With the summer festival season in full swing following the recent sun-drenched Glastonbury, new research reveals that pop-up commerce presents a growing opportunity for businesses.

A study by Barclaycard into the spending habits of UK festival-goers, shows that those selling at live events benefiting from increased revenue, improved customer engagement, and longer lasting loyalty.

The figures show that Brits are set to spend £1.2bn shopping in festival fields this summer, with the average attendee shelling out £67 a day on food, fashion, merchandise, and testing out experiences on-site.

With purchasing decisions driven by a desire for unique products that can’t be found elsewhere (80 percent), heightened emotions (73 percent), and open-mindedness (19 percent), merchants anticipate their sales will continue to rise. In fact, those present at live events expect their revenue to increase 12 per cent over the next five years.

Almost four-in-ten (37 percent) festival-goers now favour shopping on-site compared to online or the high street, while 31 percent consider events a better place to uncover new trends. Just under half (45 percent) also prefer the unusual product offering often found when browsing pop-up stalls.

An engaged audience (81 percent), space to create a memorable brand experience (80 percent), longer dwell times (67 percent), and a thirst for discovery (28 percent) are citied as the key factors encouraging Brits to spend while on-site. Central to this is the impact that watching live entertainment has on mood and feelings, with 73 percent of festival fans admitting this makes them more receptive to trying new products or brands.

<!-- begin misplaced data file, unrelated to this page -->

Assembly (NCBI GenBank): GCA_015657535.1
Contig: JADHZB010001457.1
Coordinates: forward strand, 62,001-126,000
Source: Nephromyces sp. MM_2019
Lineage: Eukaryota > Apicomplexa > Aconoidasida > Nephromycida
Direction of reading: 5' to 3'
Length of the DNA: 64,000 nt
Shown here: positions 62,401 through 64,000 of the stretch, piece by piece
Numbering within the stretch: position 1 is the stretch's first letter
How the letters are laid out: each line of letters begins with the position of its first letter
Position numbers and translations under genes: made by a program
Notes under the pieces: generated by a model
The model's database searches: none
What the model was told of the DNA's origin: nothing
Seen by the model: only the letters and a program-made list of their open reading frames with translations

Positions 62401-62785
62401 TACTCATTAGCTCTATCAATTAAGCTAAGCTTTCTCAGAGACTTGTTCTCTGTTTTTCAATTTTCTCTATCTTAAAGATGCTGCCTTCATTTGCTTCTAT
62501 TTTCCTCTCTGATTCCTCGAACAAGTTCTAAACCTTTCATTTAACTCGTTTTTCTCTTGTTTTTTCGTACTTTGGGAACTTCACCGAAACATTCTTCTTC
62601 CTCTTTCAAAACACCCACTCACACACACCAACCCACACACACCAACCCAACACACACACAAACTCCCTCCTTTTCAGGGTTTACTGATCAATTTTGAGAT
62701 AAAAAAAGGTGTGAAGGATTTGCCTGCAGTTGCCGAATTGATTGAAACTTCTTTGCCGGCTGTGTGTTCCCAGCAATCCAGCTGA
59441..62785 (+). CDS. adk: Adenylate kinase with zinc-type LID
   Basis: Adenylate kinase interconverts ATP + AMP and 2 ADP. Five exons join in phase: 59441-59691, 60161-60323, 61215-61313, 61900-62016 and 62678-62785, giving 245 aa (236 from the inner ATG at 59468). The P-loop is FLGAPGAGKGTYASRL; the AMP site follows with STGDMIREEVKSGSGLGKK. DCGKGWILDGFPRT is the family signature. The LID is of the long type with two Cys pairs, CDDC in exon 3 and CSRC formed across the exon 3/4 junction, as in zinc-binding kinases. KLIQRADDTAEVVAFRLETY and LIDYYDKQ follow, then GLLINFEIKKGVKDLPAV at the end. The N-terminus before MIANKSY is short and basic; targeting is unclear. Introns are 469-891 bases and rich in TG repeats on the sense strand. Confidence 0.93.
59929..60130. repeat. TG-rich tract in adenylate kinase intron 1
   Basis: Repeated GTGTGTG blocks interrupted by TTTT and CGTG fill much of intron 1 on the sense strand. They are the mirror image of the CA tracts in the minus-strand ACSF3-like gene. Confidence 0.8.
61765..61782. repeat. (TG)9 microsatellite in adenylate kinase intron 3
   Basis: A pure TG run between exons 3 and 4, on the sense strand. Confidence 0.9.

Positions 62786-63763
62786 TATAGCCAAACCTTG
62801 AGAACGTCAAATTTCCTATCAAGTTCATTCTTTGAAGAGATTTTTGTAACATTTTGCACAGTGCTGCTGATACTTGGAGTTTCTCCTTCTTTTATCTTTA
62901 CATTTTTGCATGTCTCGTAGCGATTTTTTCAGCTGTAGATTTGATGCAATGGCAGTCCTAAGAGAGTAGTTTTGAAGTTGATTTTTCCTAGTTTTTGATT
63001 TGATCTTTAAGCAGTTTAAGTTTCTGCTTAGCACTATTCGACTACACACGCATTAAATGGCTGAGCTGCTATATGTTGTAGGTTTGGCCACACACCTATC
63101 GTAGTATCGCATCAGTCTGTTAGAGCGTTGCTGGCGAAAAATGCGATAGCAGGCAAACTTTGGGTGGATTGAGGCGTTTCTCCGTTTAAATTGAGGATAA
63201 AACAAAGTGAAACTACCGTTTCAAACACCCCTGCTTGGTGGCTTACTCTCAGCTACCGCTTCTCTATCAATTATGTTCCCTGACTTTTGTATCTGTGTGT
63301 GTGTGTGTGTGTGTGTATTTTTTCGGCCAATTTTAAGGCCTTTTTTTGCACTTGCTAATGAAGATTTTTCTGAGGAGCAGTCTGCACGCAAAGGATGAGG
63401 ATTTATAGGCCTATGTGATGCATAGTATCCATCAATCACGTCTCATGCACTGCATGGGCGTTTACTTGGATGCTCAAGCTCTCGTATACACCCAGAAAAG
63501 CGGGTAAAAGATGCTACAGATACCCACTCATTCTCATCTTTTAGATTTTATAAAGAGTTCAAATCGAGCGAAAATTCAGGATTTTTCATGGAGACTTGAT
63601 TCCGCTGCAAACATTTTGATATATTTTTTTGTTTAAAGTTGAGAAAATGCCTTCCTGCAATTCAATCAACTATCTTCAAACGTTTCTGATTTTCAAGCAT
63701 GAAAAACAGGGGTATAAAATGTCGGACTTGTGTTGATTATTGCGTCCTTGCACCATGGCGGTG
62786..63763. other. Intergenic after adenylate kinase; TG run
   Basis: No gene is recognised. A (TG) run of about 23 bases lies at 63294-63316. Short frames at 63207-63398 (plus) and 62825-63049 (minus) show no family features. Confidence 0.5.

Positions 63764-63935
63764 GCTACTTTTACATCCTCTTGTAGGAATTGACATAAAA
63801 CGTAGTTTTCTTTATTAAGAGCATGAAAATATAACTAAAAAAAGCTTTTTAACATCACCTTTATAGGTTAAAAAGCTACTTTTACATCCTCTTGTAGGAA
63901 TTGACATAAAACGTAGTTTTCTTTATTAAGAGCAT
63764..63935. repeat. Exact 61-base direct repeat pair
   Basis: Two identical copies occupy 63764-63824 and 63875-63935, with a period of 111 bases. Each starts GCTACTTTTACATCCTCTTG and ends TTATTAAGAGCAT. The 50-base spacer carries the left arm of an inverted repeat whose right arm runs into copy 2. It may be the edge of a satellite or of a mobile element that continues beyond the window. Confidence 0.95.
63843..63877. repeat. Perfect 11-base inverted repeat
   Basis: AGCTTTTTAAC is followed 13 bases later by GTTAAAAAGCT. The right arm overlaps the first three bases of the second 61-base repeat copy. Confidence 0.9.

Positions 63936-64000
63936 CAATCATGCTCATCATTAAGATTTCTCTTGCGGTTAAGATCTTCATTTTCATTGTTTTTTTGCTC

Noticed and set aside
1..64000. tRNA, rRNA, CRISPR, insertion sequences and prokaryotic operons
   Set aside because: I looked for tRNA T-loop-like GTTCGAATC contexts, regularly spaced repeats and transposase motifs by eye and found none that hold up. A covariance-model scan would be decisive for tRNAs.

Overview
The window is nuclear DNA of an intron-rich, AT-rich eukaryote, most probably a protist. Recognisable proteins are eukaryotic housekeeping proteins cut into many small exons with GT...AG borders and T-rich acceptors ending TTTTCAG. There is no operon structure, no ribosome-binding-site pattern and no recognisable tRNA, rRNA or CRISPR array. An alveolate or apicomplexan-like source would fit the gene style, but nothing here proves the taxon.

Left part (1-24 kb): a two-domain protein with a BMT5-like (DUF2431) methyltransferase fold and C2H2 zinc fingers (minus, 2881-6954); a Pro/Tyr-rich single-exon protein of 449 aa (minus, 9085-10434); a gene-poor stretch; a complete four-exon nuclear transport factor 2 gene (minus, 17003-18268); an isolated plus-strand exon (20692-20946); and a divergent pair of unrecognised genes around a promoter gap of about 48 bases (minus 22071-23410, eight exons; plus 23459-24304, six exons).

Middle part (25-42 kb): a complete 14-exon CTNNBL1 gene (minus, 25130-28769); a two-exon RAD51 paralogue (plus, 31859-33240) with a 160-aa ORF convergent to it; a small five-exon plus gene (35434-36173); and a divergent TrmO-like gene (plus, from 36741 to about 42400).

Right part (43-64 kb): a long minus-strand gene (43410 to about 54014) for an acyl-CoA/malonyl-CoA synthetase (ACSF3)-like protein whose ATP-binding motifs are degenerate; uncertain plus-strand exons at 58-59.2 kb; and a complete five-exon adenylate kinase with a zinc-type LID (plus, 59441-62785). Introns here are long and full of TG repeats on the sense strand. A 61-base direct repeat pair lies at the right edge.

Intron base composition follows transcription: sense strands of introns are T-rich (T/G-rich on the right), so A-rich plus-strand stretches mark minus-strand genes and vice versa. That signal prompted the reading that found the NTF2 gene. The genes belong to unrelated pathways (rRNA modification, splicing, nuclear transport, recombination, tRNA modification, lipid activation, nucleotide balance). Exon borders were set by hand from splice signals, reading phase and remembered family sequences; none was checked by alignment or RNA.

Rock on: The festival industry is worth over two billion pounds and counting

With the festival industry currently worth over £2.46bn and 36 percent of Brits planning to attend a festival this summer, live events pose an increasingly lucrative opportunity for new and established brands. To capitalise on this, the majority of merchants see festivals as fertile ground to trial new products and ideas (84 percent), with half (50 percent) testing products that they have later rolled out online or in store.

Of those that have used festivals as a testing ground, over four in five (84 percent) put this choice down to the open-mindedness of attendees, with the ability to receive direct feedback (83 percent) also ranking highly. In response, 80 percent of businesses have developed new ranges to cater for those looking for unusual and niche products.

The unique festival environment also gives increased precedence to ‘word of mouth’ recommendations, which seven-in-ten (72 percent) merchants feel is very important for consumers when deciding what to buy.

Daniel Mathieson, Head of Sponsorship at Barclaycard, said: “Pop-up commerce is thriving across the UK festival scene, as brands compete to provide the ultimate fan experience. With more ways to engage audiences alongside demand for a deeper connection to the products they try and buy, festivals are becoming a fertile ground for all kinds of businesses to grow.

“In recent years we’ve also seen festivals start to offer dedicated event spaces to brands while providing activations on-site has also become increasingly popular. As festival spending looks set to rise, my advice to UK businesses is to explore the sales and marketing opportunities the UK live entertainment scene presents, or risk losing out to more savvy competitors.”

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